For Karla Comfort, having the vehicle air brushed with the image of the 10 Marines was a way to pay homage to her hero and his fellow comrades who fell on Iraq's urban battlefield.
"I wanted to let people know Marines are doing their jobs honorably, and some of them die," said the 39-year-old from Portland, OR "I don't want people to forget the sacrifices that my son and the other Marines made."
Leading up to her son's death, Karla Comfort had received several letters from him prior to his return. He had been deployed for five months, and Comfort "worried everyday he was gone until she got the letters and found out the date he was coming home," she said.
Marines knocked on the front door of her home in Farmington, Mich., at 3 am with the dreadful news. "I let my guard down when I found out he was coming home," she said. "There are times that I still cannot believe it happened. It's very hard to deal with."
Karla Comfort came up with the idea for the rolling memorial when she and her two other sons attended John's funeral in Portland, Ore.
"I saw a Vietnam (War) memorial on a car, and I said to my son Josh, 'we should do something like that for John,' she recalled. "He loved Hummers."
She purchased the vehicle in January and immediately took it to AirbrushGuy & Co. in Benton, Ark., where artist Robert Powell went to work on changing the plain, black vehicle into a decorative, mobile art piece.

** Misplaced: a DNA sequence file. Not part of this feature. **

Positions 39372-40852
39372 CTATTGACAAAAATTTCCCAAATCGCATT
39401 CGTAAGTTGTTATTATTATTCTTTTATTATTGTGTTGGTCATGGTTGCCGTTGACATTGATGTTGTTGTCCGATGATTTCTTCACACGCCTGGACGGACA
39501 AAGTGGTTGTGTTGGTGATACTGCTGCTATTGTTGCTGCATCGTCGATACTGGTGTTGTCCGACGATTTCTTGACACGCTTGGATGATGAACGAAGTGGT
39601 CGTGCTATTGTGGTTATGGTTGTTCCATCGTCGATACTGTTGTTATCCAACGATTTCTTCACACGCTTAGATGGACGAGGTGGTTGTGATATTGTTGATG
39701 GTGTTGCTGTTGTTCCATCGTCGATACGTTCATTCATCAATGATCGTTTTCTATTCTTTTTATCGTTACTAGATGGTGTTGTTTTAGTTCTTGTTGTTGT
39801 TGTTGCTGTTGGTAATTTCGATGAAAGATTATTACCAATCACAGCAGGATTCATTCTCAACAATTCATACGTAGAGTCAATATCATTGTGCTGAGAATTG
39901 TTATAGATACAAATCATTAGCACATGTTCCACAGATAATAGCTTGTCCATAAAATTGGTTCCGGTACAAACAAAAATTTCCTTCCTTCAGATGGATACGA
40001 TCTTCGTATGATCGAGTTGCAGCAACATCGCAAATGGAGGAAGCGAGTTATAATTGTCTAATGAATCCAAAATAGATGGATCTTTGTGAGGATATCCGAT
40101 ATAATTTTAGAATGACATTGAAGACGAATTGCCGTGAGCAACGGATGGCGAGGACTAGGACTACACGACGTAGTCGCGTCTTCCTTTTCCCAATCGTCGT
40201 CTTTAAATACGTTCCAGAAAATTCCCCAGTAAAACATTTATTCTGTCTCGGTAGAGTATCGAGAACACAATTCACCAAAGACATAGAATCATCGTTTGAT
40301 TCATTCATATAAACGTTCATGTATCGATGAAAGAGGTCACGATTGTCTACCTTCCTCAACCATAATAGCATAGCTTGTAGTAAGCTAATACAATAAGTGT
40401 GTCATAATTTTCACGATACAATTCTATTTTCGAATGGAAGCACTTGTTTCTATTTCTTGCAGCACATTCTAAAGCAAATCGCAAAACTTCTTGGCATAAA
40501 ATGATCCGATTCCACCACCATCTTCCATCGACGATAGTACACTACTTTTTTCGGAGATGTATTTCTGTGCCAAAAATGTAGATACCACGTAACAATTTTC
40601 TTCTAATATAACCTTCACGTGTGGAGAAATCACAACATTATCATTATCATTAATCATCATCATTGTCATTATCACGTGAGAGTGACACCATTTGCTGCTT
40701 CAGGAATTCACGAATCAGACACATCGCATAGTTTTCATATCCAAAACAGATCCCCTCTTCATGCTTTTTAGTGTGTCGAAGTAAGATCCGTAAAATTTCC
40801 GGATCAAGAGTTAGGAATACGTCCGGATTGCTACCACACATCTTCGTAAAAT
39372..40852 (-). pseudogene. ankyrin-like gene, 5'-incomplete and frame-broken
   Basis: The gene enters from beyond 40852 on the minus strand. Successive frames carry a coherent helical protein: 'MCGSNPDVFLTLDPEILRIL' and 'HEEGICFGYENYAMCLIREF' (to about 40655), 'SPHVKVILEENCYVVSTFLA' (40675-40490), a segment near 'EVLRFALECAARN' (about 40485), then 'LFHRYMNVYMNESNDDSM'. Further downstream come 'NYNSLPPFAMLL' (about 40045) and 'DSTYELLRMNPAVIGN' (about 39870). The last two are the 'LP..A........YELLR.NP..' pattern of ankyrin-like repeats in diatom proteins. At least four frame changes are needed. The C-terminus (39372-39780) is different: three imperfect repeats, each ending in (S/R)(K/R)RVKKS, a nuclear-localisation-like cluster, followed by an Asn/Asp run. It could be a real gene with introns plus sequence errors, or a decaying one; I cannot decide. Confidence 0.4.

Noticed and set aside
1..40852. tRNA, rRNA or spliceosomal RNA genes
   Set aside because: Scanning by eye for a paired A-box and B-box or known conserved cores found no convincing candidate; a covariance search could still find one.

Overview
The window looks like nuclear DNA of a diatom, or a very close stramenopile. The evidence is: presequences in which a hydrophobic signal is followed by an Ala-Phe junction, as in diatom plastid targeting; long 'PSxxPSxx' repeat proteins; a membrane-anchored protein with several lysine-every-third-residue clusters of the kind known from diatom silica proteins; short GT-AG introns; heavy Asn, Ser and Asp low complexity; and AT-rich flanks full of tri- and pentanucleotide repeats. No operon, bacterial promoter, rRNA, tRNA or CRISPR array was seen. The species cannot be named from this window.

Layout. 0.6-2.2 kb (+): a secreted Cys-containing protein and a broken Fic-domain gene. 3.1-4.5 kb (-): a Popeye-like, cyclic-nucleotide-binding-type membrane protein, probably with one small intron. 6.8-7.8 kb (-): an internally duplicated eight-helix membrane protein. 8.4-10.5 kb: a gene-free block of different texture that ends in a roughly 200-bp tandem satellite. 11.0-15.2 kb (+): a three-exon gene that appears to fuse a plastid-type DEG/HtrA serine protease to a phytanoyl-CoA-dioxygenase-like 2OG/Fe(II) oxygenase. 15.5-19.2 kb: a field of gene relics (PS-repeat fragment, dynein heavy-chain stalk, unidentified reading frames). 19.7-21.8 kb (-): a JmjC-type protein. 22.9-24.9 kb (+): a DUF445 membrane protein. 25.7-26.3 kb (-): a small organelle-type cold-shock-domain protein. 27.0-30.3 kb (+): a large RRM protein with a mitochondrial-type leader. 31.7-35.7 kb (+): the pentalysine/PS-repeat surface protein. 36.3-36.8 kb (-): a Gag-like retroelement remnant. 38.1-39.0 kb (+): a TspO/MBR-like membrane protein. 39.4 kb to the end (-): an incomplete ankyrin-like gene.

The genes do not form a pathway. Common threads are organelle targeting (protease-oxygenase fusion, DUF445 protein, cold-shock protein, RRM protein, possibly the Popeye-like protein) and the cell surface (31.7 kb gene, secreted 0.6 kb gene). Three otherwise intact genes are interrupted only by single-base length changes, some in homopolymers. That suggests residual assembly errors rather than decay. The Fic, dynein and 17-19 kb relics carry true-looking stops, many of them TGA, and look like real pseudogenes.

"I only had the vehicle for two days before we took it in," she joked.
Two hundred and fifty man-hours later, Powell had completed the vehicle. The custom job would have cost $25,000. Out of respect for Karla Comfort's loss and the sacrifices the Marines made, AirbrushGuy & Co. did it for free. Comfort only had to purchase the paint, which cost $3,000.
"I love it," she said. "I'm really impressed with it, and I think John would be happy with the vehicle. He would have a big smile on his face because he loved Hummers."
Karla Comfort gave Powell basic instructions on what to include in the paint job. But in addition to the image of her son in Dress Blues and the faces of the nine other Marines, there were several surprises. "He put a lot more on than I expected," she said. "I think my favorite part is the heaven scene."
On the left side of the vehicle, a detail of Marines are depicted carrying their fallen comrades through the clouds to their final resting place. The American flag drapes across the hood, the words, "Semper Fi" crown the front windshield and the spare tire cover carries the same Eagle Globe and Anchor design that her son had tattooed on his back.
"All the support I have been getting is wonderful," she said.
Karla Comfort decided to move back to her hometown of Portland, and making the cross-country trip from Arkansas was a way for her to share her son's story. It's also her way of coping with the loss.
"Along the way I got nothing but positive feedback from people," she said. "What got to me was when people would salute the guys (Marines). It's hard to look at his picture. I still cry and try to get used to the idea, but it's hard to grasp the idea that he's really gone."
A Tribute to Lance Cpl. John M. Holmason